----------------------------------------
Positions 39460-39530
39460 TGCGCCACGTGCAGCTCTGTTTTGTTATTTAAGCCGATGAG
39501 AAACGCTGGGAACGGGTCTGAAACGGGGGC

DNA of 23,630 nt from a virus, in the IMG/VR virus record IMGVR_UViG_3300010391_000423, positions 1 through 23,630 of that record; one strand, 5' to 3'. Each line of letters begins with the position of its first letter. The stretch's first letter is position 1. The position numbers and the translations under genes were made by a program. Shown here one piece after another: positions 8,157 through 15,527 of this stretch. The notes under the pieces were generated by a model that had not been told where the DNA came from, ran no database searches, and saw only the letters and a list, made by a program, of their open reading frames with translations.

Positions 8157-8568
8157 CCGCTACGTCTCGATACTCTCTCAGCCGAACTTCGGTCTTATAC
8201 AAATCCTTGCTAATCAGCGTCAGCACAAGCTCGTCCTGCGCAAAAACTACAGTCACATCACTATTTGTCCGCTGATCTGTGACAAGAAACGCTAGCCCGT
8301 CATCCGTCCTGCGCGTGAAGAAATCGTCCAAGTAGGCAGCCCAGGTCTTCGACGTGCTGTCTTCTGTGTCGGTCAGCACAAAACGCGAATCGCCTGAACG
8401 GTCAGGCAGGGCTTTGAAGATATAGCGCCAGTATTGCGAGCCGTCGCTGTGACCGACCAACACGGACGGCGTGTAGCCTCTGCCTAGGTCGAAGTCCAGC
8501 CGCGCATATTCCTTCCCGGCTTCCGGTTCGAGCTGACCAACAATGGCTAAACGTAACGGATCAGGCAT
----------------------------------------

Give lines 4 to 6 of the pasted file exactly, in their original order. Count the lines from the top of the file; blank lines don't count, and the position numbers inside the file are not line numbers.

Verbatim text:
DNA of 23,630 nt from a virus, in the IMG/VR virus record IMGVR_UViG_3300010391_000423, positions 1 through 23,630 of that record; one strand, 5' to 3'. Each line of letters begins with the position of its first letter. The stretch's first letter is position 1. The position numbers and the translations under genes were made by a program. Shown here one piece after another: positions 8,157 through 15,527 of this stretch. The notes under the pieces were generated by a model that had not been told where the DNA came from, ran no database searches, and saw only the letters and a list, made by a program, of their open reading frames with translations.

Positions 8157-8568
8157 CCGCTACGTCTCGATACTCTCTCAGCCGAACTTCGGTCTTATAC